Making Monsters With Author Brian Kirk
The sordid rabble at Samhain are damned happy to call Brian Kirk our newest brother. His debut novel, WE ARE MONSTERS, has been the talk of the town. I’m saving it to read on my upcoming vacation so I can thoroughly lose myself within its pages. Brian and I are both monster lovers, but the monsters in his story are far more frightening than a pissed off Bigfoot or Chupacabra.
So let’s train that spotlight on Brian Kirk. The haunted stage is yours…
Hey, Hunter, thanks for having me on your site. I like the dark shadows and fresh scent of coagulated blood.
While your horror spans a wide spectrum, I know you have a special affinity for monsters, both real and supernatural. So that’s what I wanted to discuss here today if that’s okay with you.
Specifically, I wanted to talk about monsters of the human variety. I want to talk about us, and the worst of our kind.
Who are the most dangerous among us? The ones who commit the vilest and most barbaric acts?
Politicians, you say? Oh, you’re killing me!
Seriously, though. If I were to create a list (so saying as I proceed to create a list) of the most heinous of our kind, I’d include the following, in no particular order: pedophiles, serial killers, rapists, and cannibals.
These are the people you definitely don’t want living next door. But who are these people? How did they get this way? What turns an innocent toddler into a monster that feasts on human flesh?
It’s difficult to say. Some of it’s nature, some of it nurture. Some people are born with abnormal brains, while others have their minds altered through prolonged exposure to trauma or violent environments. One thing that may be safe to say is that no one grows up wanting to become one of these perverted, and violent predators. I don’t think anyone with a normal, healthy brain and upbringing consciously decides to begin engaging in these acts rather than, say… go to dental school.
It’s an innate calling, an urge. An irresistible compulsion that defiles our dream that we’re all basically good. That evil does not exist in this world. That we’re more than hairless monkeys born of violence and blood-thirst.
What do we think when we see violent and heinous acts? When deranged killers walk into elementary schools and gun down innocent children? Evil is what comes to mind, isn’t it? Insane.
But not insane like an illness. Insane like a demonic possession.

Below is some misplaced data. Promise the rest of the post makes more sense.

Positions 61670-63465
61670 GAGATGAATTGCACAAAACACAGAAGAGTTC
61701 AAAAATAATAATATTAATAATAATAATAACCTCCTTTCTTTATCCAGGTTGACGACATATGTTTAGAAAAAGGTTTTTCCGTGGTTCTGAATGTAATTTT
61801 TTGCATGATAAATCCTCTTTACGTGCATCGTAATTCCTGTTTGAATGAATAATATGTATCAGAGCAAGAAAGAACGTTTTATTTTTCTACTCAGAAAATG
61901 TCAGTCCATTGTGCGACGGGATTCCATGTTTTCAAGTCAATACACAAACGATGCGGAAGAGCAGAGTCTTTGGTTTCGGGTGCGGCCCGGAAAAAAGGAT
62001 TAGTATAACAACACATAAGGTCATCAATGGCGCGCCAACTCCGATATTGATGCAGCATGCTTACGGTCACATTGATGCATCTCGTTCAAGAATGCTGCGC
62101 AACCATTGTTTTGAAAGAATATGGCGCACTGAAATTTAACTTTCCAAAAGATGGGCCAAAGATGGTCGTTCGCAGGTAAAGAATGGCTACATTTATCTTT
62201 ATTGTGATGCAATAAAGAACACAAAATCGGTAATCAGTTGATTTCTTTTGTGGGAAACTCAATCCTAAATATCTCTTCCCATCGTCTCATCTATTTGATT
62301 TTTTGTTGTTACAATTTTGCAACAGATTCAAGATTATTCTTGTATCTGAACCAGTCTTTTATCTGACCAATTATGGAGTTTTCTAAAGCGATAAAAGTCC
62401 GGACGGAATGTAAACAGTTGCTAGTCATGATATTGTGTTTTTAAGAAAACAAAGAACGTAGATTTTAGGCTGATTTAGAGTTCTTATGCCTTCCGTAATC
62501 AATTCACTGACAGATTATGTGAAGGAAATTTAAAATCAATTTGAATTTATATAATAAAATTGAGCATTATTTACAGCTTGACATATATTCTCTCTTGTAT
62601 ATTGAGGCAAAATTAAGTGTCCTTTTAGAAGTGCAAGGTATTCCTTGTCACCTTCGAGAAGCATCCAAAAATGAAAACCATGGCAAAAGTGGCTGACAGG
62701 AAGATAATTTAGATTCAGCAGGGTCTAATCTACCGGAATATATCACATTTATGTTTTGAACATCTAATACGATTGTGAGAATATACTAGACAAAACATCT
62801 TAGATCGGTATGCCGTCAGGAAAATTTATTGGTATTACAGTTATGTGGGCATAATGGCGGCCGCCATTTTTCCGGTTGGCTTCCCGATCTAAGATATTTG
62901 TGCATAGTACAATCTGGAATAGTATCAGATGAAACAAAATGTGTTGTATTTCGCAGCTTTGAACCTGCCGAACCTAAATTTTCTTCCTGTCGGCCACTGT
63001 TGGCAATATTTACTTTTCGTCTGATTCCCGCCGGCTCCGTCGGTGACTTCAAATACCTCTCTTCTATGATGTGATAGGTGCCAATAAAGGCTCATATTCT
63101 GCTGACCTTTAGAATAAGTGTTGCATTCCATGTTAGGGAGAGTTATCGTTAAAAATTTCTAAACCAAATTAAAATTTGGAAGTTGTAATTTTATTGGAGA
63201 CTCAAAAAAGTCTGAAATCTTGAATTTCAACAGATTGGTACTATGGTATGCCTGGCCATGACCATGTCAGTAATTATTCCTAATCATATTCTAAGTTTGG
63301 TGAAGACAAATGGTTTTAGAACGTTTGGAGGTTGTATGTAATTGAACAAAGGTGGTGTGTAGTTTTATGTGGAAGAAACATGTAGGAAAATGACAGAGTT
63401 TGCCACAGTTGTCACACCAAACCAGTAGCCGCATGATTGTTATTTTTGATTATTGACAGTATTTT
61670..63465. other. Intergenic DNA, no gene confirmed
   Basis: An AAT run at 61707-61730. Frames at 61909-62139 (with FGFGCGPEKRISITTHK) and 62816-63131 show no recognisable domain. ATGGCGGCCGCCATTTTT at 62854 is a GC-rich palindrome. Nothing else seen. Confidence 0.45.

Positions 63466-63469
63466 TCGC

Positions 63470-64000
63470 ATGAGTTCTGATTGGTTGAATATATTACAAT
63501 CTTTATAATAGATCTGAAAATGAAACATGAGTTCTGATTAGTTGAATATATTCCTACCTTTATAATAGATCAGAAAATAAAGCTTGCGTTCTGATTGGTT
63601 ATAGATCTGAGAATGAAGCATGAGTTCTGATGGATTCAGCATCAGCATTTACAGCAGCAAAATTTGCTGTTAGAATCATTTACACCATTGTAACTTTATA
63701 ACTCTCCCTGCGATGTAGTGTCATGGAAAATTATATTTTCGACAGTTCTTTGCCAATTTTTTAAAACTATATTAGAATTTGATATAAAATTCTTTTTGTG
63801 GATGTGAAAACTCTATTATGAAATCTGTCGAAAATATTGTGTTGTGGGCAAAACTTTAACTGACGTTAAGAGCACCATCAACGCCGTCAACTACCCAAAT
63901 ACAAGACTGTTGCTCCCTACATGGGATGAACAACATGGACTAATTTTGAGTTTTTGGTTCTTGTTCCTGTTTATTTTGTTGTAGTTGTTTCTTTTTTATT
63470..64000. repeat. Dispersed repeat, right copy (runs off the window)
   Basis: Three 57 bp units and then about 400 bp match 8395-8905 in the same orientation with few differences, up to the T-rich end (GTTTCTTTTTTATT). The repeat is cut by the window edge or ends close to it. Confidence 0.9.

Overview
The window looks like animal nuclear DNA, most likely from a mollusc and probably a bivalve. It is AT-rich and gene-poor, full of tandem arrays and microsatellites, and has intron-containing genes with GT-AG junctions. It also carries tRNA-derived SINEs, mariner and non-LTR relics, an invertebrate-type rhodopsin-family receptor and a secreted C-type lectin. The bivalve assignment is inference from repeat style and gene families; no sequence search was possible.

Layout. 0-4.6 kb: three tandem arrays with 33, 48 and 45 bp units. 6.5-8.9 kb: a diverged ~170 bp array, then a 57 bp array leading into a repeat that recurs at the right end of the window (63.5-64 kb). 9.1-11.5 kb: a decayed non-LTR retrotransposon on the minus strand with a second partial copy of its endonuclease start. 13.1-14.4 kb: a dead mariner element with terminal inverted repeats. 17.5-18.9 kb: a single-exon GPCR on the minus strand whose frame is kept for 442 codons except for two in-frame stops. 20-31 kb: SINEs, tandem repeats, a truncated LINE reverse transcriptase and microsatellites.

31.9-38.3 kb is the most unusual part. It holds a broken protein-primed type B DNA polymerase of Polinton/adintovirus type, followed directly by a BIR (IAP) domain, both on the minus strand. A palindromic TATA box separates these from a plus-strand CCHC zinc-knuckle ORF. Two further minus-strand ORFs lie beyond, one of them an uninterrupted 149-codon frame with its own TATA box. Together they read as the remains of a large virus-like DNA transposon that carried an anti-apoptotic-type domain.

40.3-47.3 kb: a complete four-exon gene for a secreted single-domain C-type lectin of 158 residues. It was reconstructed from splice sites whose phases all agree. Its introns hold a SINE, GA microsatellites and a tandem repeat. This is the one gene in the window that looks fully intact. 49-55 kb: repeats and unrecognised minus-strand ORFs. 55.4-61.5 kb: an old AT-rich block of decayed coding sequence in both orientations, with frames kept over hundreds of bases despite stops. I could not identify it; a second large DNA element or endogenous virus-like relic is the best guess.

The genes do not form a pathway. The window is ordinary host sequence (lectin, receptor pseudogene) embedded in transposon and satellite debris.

I wonder about that. Is insanity more like an evil possession, or more like a disease?
Some may say, “Who cares. What’s the difference? The acts are evil and should be punished.”
While I absolutely agree that people with irresistible pedophiliac urges cannot be allowed to roam freely in society, I wonder what should be done with them. What if, instead of being deviant predators, these people were otherwise normal human beings afflicted with a disease or deformity that could be corrected or cured? What if it was your brother who inexplicably had these urges, or your son?
Let’s say we could identify and diagnose the people with this disease before they ever acted upon its urge. Would we send them to prison? Would we kill them? Or would we quarantine them while we worked to develop a cure? The same way we would treat someone who inadvertently contracted small pox and was now a health hazard to the rest of humanity.
Heck if I know. I’m just intrigued by the question. I’ll tell you this, though. If the urge to harm others is, at times, caused by a “disease” or deformity of the brain, much like how the mutation of a cell can lead to cancer, it is by far one of the worst diseases that can afflict an individual. And its contagion is among the most damaging to society as a whole.
These are difficult questions involving an uncomfortable subject. They are questions that inspired the nature of my debut novel, We Are Monsters.
In We Are Monsters, a troubled, yet brilliant psychiatrist is working to develop a cure for schizophrenia. At first, the drug he creates shows great promise in alleviating his patient’s symptoms. It appears to return schizophrenics to their former selves. But (as you may imagine) something goes wrong. Unforeseen side effects begin to emerge, forcing prior traumas to the surface, setting inner demons free. His medicine may help heal the schizophrenic mind, but it also expands it, and the monsters it releases could be more dangerous than the disease.
This novel asks challenging questions. As the venerable review site, Ginger Nuts of Horror said, “Parts of the story are heartbreaking, parts will make you angry, and the whole story will have you examining the human race as never before.”
But I believe they are questions worth asking. I hope you’ll check it out.
Thanks for having me, Hunter! Here’s my contact info in case anyone is interested in forming a virtual friendship.